What’s on your summer reading list? If you haven’t started a list yet, no worries! We’ve got you covered. Now is the perfect time to start a list or add a couple more books. Here are a few options perfect for Christian school teachers:
1. Why Don’t Students Like School?: A Cognitive Scientist Answers Questions About How the Mind Works and What It Means for the Classroom by Daniel Willingham
Delivering an unintentional ode to quality traditional teaching, Willingham helps teachers already implementing successful methodologies better understand why those methodologies work to better resist the pressure to embrace popular educational trends that don’t actually help students learn more.
In addition to assisting teachers in strengthening their knowledge within their chosen profession, Willingham also sprinkles practical application of his principles, equipping teachers with particular strategies they can begin to implement when they return to the classroom in the fall.
2. In Christ Unconditionally Women’s Bible Study by Francie Taylor
If you are looking for a way to stay connected to other teachers throughout the summer, consider starting a bible study in your home or local coffee shop. The ICU: In Christ Unconditionally Bible studies (Old Testament, New Testament, and Heart Conditions) will give you practical lessons that lead to meaningful discussions and powerful change. The 7-week series is meant to be used in a group environment, but you can also study on your own using just the leader guide.
Francie Taylor is an author, small-group Bible study leader, and frequent speaker at ladies’ Bible conferences. Known for both wit and wisdom, Francie delights her readers with her transparent observations from everyday life while encouraging women to yield to God’s principles for living.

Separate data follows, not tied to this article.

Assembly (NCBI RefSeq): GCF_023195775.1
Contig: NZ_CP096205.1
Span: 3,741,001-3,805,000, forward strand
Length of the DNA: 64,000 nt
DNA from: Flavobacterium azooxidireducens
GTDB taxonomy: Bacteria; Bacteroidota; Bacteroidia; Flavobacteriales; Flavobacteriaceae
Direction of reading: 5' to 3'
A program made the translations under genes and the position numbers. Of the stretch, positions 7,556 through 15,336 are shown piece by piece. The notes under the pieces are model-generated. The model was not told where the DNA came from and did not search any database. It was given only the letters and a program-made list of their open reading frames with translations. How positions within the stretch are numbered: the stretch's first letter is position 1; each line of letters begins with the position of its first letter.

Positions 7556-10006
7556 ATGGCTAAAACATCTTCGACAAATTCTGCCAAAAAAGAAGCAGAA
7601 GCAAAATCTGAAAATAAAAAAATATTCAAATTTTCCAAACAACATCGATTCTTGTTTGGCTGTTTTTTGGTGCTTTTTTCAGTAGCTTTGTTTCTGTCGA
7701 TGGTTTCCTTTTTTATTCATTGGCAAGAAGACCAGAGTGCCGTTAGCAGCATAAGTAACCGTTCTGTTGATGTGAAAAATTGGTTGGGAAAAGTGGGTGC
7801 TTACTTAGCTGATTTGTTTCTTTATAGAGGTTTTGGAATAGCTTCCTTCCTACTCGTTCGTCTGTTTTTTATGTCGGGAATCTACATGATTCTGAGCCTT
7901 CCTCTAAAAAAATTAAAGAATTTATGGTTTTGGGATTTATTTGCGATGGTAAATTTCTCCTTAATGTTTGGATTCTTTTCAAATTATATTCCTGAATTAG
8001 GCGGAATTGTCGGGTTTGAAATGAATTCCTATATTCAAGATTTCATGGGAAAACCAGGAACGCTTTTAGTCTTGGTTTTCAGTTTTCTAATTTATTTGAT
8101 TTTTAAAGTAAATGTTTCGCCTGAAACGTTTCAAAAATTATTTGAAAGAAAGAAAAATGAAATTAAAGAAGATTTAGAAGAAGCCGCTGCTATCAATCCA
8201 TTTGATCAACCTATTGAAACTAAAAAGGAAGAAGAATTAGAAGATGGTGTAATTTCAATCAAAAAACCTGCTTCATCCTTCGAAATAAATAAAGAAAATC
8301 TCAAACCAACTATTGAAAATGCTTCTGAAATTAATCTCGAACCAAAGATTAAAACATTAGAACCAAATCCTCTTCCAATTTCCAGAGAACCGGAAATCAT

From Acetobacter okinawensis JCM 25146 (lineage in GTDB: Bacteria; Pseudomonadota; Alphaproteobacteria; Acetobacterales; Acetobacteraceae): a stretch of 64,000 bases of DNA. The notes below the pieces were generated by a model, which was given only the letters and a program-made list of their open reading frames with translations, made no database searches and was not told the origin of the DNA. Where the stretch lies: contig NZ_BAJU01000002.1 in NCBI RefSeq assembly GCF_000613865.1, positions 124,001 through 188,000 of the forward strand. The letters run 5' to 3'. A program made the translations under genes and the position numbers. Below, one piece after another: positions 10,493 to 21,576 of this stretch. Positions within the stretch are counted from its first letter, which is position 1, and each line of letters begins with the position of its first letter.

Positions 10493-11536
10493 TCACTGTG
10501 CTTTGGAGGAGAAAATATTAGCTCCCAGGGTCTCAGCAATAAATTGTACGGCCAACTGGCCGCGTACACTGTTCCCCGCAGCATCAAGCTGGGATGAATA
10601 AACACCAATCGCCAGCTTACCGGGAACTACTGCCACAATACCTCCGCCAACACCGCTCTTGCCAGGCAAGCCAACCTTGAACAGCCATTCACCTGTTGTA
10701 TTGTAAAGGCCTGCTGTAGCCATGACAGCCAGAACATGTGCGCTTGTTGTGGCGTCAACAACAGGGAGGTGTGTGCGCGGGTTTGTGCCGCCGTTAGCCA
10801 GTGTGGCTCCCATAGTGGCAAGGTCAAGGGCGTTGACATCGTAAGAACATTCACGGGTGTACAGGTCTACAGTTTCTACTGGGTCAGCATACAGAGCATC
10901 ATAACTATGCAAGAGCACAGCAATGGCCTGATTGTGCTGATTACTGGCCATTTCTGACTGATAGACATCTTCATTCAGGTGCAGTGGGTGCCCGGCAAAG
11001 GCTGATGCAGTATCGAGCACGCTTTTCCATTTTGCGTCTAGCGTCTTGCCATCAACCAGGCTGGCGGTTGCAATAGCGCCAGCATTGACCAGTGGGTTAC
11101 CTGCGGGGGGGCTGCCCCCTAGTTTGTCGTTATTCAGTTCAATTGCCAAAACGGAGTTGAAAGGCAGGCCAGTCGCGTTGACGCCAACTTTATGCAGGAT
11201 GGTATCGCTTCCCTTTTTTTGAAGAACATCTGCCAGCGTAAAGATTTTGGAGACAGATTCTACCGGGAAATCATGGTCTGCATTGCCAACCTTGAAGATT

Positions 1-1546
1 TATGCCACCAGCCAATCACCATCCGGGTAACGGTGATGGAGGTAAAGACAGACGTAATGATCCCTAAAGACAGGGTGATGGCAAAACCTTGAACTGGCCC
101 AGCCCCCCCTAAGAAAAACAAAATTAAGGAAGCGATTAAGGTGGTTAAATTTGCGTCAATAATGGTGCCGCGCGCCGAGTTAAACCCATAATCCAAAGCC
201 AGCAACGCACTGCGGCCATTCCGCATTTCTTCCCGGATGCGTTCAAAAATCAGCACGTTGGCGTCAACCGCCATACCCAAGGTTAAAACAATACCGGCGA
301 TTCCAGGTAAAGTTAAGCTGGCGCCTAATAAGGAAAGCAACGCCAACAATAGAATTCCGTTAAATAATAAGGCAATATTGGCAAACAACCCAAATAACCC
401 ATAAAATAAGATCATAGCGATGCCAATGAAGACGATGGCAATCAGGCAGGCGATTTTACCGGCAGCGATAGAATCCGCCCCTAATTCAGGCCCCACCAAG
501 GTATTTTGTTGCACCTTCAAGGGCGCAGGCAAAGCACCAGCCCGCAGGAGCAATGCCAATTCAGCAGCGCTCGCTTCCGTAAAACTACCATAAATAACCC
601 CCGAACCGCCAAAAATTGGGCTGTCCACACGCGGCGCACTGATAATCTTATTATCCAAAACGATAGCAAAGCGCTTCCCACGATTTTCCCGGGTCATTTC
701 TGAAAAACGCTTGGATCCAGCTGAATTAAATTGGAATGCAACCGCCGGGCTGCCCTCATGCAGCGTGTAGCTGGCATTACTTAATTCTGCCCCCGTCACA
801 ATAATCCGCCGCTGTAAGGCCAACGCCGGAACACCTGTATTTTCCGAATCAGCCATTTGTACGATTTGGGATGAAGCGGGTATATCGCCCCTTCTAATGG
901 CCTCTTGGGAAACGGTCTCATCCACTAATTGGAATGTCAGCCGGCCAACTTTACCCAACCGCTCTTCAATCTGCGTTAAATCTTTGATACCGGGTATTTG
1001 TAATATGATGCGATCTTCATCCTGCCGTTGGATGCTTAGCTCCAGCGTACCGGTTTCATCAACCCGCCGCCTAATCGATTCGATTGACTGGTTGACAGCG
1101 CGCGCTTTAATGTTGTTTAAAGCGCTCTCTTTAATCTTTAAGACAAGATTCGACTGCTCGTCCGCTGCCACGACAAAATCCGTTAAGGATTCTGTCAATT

3. Why Johnny Can’t Read by Rudolf Flesch
A classic education book for elementary teachers to read to find out why phonics is important to students in schools.
Why Johnny Can’t Read opened a flood of criticism toward the popular “look-and-say” method, which has produced mixed results. With eyewitness accounts by the author who spent time in classrooms where both methods were used, he documents the results from classrooms K-12, with astonishingly strong results for the phonics method of instruction. Originally written in 1911, prices and some terminologies are outdated, but the general principles are not.
4. The New Answers Book Box Set Volumes 1-4 by Ken Ham, general editor
Ever been stumped by a tough question from a student about science and the Bible? Pick up any or all of The New Answers Book 1-4 to learn scientific and Biblical answers to many common questions arranged in a bite-sized format, easy for summer reading.
If you are curious about extraterrestrials and UFOs, start in book 1, but if you are more interested in how Mount St. Helens is important to origins, then start with book 3. Dragons, peppered moths, and cavemen are all hanging out together in book 4, and the answer to “The Biggest Question of All” lies at the end of book 2. All these quick reads are written in language that anyone can understand despite being written by doctors and scholars!
5. The Adventure of a Lifetime by Gladys Aylward
What follows is an amazing adventure of faith and determination. Gladys Aylward, a housemaid from England, dared to trust God in the face of dire and seemingly hopeless circumstances. Her life is one of the truly great missionary stories of our era.
It’s important to keep your mind active during a summer off from teaching, and what better way to stay entertained than with a good book by the pool or ocean. Pick one (or all) of these books to add to your summer book list. Happy reading!